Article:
Dr. Cornel West Calls for Release of Oscar López Rivera Expressions of Black and Puerto Rican/ Latin@ Unity


On a cold evening in Brooklyn, New York, over 300 people gathered inside Trinity Lutheran Church for a special Black History month event dedicated to Oscar López Rivera, the longest held political prisoner in Puerto Rican history. The historic event, convened by a group of local leaders, featured an inspiring dialogue between Reverend Samuel Cruz, Senior Pastor of Trinity Lutheran Church, José López, Executive Director of Chicago’s Puerto Rican Cultural Center and brother of Oscar, and Dr. Cornel West, one of the most important public intellectuals in U.S. society and expert on the Black religious and political tradition. In the audience were several special guests, including Congresswoman Nydia Velázquez, newly minted New York City Council Speaker, Melissa Mark-

Viverito and Councilman Carlos Menchaca.


Building on a public conversation between Reverend Cruz and Dr. West held in Puerto Rico last year, the evening was filled with lessons about the meaning of solidarity, the importance of hope in political struggle, and, above all, the centrality of love and commitment to the cause of freedom. At the center of these lessons was Oscar, an incarcerated patriot of the Puerto Rican people that commands the love, respect, and support of a countless number of people around the world.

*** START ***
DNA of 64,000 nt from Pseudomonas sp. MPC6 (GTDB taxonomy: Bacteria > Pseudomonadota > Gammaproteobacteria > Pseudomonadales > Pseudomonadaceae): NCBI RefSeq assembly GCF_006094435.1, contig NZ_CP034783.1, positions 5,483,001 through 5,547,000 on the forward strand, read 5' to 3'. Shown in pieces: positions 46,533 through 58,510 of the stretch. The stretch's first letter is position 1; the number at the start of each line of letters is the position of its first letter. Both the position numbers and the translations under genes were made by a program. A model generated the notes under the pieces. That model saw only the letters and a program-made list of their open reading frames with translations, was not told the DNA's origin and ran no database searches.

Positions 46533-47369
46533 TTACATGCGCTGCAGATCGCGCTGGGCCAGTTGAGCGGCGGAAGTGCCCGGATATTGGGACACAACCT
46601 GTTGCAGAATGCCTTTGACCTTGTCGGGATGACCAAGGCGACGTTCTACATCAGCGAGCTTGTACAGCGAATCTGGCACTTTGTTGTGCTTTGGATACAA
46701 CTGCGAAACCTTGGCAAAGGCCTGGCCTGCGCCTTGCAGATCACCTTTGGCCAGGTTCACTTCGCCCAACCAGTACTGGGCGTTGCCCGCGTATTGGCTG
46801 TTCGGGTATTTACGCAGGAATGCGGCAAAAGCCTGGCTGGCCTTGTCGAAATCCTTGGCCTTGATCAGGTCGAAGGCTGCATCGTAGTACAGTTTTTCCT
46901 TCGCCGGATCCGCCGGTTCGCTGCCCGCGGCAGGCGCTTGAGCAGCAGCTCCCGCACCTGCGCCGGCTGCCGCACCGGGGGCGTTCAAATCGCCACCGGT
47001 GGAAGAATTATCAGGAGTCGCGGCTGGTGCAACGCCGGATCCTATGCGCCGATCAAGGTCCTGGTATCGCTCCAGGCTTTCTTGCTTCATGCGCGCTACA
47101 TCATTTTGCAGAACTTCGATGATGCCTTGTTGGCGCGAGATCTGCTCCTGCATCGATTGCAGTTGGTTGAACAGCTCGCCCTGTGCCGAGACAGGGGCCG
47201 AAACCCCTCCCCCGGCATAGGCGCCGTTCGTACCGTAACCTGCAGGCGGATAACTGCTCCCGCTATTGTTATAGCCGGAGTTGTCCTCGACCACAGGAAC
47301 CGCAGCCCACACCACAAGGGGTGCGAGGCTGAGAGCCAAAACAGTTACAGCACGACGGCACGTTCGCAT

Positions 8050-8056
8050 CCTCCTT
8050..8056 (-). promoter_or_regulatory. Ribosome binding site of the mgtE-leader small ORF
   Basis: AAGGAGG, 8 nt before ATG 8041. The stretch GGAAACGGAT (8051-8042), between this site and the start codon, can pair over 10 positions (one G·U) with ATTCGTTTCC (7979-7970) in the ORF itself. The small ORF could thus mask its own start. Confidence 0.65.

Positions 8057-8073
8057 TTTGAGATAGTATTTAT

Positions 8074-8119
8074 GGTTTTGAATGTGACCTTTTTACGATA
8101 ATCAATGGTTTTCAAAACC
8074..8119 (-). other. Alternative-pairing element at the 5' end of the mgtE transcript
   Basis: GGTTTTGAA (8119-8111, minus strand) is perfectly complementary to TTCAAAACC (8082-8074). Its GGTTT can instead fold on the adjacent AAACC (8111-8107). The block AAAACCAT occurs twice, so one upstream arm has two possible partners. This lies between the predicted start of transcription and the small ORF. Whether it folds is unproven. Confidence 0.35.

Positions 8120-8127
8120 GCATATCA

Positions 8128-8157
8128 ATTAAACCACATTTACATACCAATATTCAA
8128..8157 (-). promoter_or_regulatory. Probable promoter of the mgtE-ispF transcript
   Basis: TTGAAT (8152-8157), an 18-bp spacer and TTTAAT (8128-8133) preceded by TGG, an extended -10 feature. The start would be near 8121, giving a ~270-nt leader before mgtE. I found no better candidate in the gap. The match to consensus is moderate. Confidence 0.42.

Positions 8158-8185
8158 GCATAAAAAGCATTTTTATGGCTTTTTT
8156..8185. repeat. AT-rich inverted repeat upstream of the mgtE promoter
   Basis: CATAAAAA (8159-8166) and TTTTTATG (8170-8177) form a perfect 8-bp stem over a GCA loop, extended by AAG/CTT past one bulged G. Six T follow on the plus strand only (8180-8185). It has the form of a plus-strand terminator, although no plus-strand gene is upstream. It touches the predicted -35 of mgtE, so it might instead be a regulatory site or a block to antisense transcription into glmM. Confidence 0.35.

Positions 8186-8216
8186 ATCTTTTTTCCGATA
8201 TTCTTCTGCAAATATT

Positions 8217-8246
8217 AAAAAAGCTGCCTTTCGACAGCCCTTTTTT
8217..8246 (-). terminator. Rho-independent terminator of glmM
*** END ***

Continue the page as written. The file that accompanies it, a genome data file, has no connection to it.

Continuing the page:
Rev. Cruz commenced the dialogue making clear the purpose of the conversation: the immediate freedom of Oscar. Receiving a standing ovation, Dr. West began by invoking the legendary Black sociologist and political figure, W.E.B. Du Bois, and posing questions about how the oppressed could confront oppressors without compromising their humanity, love, and ethics. Distinguishing those that raised their “voice” against injustice with those that merely “echo,” he drew parallels between the Black and Puerto Rican experience. Throughout his commentary, Dr. West paid homage to Puerto Rican national figures the likes of Ramón Emeterio Betances, Dr. Pedro Albizu Campos, and Julia De Burgos, and visionaries of the Black Freedom movement the likes of Fannie Lou Hamer, Ella Baker, and Malcolm X

One of the most powerful moments of the evening was when José López described how Oscar’s survived and, in a sense, transcended his twelve year long placement in a sensory deprivation control unit at the U.S. Penitentiary Marion. Oscar, his brother told the audience, transformed his imposed isolation into a choice of solitude, thereby refusing to allow his jailers to break his mind and spirit. Mr. López also read a moving letter from Oscar to Dr. West.

At the conclusion of the event and a barrage of photos and embraces, Dr. West signed a petition calling on U.S. President Obama to release Oscar. As the New York chapter of the National Boricua Human Rights Network noted on its Facebook page, “He signed, have you? Let’s get thousands to sign!”
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